Greatest Teams of the 1940s - The AP Rankings
Michigan RB Tom Harmon
Michigan RB Tom Harmon
CollegeFootballNews.com
Posted Aug 18, 2013


The AP poll is has been the most consistent ranking system over the long history of college football. Going by the final rankings, what programs come out best? Here are the top programs of the late 1940s according to the AP polls.


Decade Rankings - 1940s

The AP Rankings 

 
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By the AP Rankings - The Greatest Programs Ever
- 2013 AP Preseason Poll | Top Teams of All-time
- Top Teams of the 1930s | Top Teams of the 1940s
- Top Teams of the 1950s | Top Teams of the 1960s
- Top Teams of the 1970s | Top Teams of the 1980s
- Top Teams of the 1990s | Top Teams of the 2000s 
- Top Teams of the 2010s

The AP rankings might now be irrelevant since they don't have anything to do with determining a national champion anymore, but they're still great to use when analyzing college football on a historical scale.

Around since 1936, the AP college football poll has been through World War II, has changed and adapted with the times, and has often looked to make a statement when needed - like in 2003 by naming USC the national champion, even though LSU took home the BCS title..

Since the AP poll is the only consistent ranking system from 1936 through today, CFN came up with a scoring system to compare and contrast how the programs finished over the decades. Every time a team finished No. 1 in the final poll, it got 25 points. The No. 2 team got 24 points, No. 3 got 23 points, and so on.  Through the decades, the AP ranked the top ten teams for a few years before going back to the top 20 rankings, and eventually, the it went  to the top 25 system it's at now.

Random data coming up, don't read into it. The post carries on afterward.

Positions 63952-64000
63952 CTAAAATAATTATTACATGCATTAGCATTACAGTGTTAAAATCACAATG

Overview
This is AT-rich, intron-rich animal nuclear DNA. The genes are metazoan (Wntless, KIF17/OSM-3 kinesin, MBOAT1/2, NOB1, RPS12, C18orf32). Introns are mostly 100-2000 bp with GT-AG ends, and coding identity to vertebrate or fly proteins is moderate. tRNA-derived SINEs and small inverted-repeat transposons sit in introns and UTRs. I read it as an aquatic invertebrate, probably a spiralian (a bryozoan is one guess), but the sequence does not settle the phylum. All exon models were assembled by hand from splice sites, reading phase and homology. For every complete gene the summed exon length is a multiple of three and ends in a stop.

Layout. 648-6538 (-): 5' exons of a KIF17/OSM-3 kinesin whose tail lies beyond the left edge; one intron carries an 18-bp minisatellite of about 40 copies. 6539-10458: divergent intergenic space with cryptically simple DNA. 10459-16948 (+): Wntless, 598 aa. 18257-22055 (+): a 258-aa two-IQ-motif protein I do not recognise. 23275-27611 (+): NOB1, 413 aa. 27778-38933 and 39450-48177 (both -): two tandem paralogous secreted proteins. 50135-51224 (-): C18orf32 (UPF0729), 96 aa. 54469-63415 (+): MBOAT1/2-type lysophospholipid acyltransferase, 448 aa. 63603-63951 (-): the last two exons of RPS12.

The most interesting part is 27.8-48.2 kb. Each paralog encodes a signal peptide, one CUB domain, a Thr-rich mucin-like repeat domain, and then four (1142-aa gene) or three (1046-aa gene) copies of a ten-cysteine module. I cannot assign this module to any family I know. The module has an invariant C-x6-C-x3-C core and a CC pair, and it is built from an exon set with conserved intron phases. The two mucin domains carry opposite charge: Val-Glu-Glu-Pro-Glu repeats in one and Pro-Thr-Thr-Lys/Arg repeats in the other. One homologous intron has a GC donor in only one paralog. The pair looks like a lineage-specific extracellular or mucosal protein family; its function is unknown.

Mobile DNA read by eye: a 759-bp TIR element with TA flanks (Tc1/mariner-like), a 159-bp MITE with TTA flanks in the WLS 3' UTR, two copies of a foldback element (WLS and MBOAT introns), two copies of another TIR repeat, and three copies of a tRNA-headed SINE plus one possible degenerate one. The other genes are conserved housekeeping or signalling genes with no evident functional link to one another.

According to the scoring system, consistent production isn't necessarily rewarded. For example, if a team finished 17th for four straight years, it would get a total of 36 points (No. 17 gets 9 points). A team that finished the beginning of the decade No. 2 (24 points) and the end of the decade ranked tenth (16 points), but wasn't ranked any year in between, would get a total 40 points.

So with all of that in mind ...

1940 AP National Champions: 1940 Minnesota - 1941 Minnesota - 1942 Ohio State 1943 Notre Dame - 1944 Army - 1945 Army - 1946 Notre Dame - 1947 Notre Dame - 1948 Michigan - 1949 Notre Dame

Rank Teams Points
1 Michigan 210
2 Notre Dame 201
3 Army 146
4 Texas 107
5 Tennessee 103
6 Ohio State 96
7 Duke 86
8 Georgia 85
9 Navy 83
10 Penn  79
11 Minnesota 78
12 Georgia Tech 77.5
13 Northwestern 70
T14 North Carolina 67
T14 Oklahoma 67
15 Alabama 66
16 California 56
17 USC 52
18 Tulsa 51
19 SMU 49
20 LSU 46
T21 Rice 45
T21 Iowa Pre-Flight 45
23 Boston College 39
24 Stanford 38
25 Mississippi 37.3
others receiving votes
Santa Clara 37
Texas A&M 37
Mississippi State 35
UCLA 35
Penn State 34.3
Fordham 34
Wm & Mary 33
Cornell 32
Illinois 32
Great Lakes 30
Bainbridge NTS 30
Washington 30
Indiana 28
Missouri 24.5
Pacific 23
Wisconsin 23
Randolph Field 23
Oklahoma State 21
Purdue 21
Michigan State 19
Duquesne 18
Nebraska 18
Del Monte PF 18
NC State 17
Oregon 17
Washington State 16
Clemson 15
Kentucky 15
Wake Forest 15
Holy Cross 14.3
Kansas 14
Oregon State 14
Saint Mary's (Cal.) 14
Vanderbilt 14
Yale 14
Georgetown 13
Tulane 13
Villanova 13
Norman Pre-Flight 12.5
Coumbia 12
Maryland 12
Arkansas 10
Auburn 10
Dartmouth 10
El Toro Marines 10
Hardin-Simmons 9
Princeton 8
Fort Pierce 8
Colorado College 8
Delaware 7
Lafayette 7
2nd Air Force 6
Baylor 5.5
Saint Mary's PF 2

 
By the AP Rankings - The Greatest Programs Ever
- 2013 AP Preseason Poll | Top Teams of All-time
- Top Teams of the 1930s | Top Teams of the 1940s
- Top Teams of the 1950s | Top Teams of the 1960s
- Top Teams of the 1970s | Top Teams of the 1980s
- Top Teams of the 1990s | Top Teams of the 2000s 
- Top Teams of the 2010s